Friday, 2 July 2010
Brave New World
Set in the distant future 'Brave New World' paints a bleak imagining of a society
where everything you could ever want or need is provided for you. But at a price...
In this society no-one is born, not in the traditional sense anyway, there are no families, no mothers or fathers. Every person is grown in a factory test tube and genetically modified to fit the position put aside for them in the society. The 'Epsilons' are the people at the bottom; deliberately modified before and after 'birth' to be mindless morons they carry out the menial, dirty jobs that no-one wants to do. At the top of the pile are the 'Alphas' high in intelligence and designed to carry out the higher roles in society; government, literature, entertainment etc.
Citizens within the society are taught that life is all about pleasure. They work without complaint to keep the society going and in return are given a powerful recreational drug called 'Soma' and are encouraged to have sex with whomever they want. A common saying in the society is 'everyone belongs to everyone' and saying 'No' to a sexual advance, even from a relative stranger, was frowned upon. There is no love, no marriage, no commitment at all except to be 'happy'
Of course there are seeds of decent in this society. The Main protagonist is Bernard; an Alpha male who is decidedly unhappy with his life and strives for something more. He travels to one of the few 'Savage Reserves' where humans live in enclosures surrounded by electrified fences leading lives much like our own; they marry, have children, worship God and work in their own chosen professions.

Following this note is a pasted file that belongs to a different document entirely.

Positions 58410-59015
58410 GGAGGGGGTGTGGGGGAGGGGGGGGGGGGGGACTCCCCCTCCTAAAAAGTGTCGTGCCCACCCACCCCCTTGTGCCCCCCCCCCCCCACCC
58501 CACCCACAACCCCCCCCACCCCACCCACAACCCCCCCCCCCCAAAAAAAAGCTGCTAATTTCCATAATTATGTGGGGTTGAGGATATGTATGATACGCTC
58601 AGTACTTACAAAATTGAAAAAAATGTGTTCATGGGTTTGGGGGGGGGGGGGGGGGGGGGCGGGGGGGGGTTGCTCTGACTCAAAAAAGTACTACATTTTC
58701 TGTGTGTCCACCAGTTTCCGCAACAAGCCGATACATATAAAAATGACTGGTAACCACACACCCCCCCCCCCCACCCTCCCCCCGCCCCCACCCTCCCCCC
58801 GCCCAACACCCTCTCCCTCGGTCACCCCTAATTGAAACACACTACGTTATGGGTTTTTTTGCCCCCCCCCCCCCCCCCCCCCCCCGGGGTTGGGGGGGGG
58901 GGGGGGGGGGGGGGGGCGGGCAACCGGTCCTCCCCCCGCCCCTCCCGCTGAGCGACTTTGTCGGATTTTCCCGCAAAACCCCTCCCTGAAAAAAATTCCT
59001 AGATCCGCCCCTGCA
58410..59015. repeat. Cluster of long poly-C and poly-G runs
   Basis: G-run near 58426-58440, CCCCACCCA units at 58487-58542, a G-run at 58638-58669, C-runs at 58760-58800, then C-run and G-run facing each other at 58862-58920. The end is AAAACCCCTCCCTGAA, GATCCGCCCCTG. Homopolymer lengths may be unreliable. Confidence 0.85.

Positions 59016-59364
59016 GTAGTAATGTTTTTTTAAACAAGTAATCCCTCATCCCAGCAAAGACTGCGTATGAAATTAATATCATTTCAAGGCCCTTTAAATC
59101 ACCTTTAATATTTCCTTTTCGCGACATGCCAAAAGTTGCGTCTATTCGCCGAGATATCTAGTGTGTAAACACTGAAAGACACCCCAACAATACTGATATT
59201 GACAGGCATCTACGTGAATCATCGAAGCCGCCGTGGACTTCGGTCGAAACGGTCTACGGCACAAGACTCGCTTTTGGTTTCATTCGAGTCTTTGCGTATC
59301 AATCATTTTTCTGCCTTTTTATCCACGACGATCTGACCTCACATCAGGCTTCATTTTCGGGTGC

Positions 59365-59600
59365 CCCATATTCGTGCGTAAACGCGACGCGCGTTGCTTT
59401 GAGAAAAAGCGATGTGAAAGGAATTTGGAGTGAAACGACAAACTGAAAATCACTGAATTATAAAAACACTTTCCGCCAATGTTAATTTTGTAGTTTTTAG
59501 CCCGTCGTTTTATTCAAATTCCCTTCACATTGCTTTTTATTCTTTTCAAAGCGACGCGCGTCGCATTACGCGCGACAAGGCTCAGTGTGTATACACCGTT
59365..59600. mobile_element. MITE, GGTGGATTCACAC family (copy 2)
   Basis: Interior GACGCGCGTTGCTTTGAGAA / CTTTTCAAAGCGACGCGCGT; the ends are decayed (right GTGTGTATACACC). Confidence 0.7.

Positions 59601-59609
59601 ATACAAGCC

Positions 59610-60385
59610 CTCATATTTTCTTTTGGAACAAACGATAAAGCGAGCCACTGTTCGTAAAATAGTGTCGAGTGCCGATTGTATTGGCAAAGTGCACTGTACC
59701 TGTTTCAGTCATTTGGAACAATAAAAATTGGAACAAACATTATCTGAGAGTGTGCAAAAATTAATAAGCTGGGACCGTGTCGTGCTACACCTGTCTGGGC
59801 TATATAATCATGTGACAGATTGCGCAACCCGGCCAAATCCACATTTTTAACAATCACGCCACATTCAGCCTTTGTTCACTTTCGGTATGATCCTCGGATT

Huxley has very cleverly turned the belief systems of conventional society on their head. Whatever our society frowns upon (drugs, promiscuous sex, slavery etc.) is encouraged in the new society. I say slavery because none of these citizens have free choice, even the Alpha's are just following what they were conditioned from birth to do. No-one in the society truly has free choice.
Considering this story was written in 1931 I was very impressed by Huxley's imagination. The story has aged well and is still shocking even today. Unfortunately I feel Huxley failed to reach the full potential in this book. Ultimately the experience was spoilt for me by the fundamentally stupid and unlikeable characters.
The book began dreadfully slowly. For the first 40-50 pages it bored the life out of me but I persisted and after page 50 it began to warm up. There is a certain amount of humour but I wouldn't say it was a 'funny' book in fact it gave me the creeps more often than it made me laugh.
Bernard is an anti-hero. I found him to be a whining, irritating, cowardly hypocrite who spends the entire first half of the book moaning about how he wishes to escape from the society he claims he hates so much and trying to get into the knickers of the main female protagonist, herself mindless and boring. Then Bernard spends the latter half of the story trying to ingratiate himself into the highest echelons of the society by arse-kissing, exploiting and backstabbing others. He is smug, crafty, patronising and arrogant and I can quite confidently say I hate him (as much as it is possible to hate a fictional character!)
The only person in the story I liked was John but even he seemed to lose the plot by the end of the book and himself became somewhat of a foolish annoyance.
The book undoubtedly forces the reader to have a good long think about our own society and our concepts of right and wrong but is ultimately let down by the poor characters.
Final verdict 2/5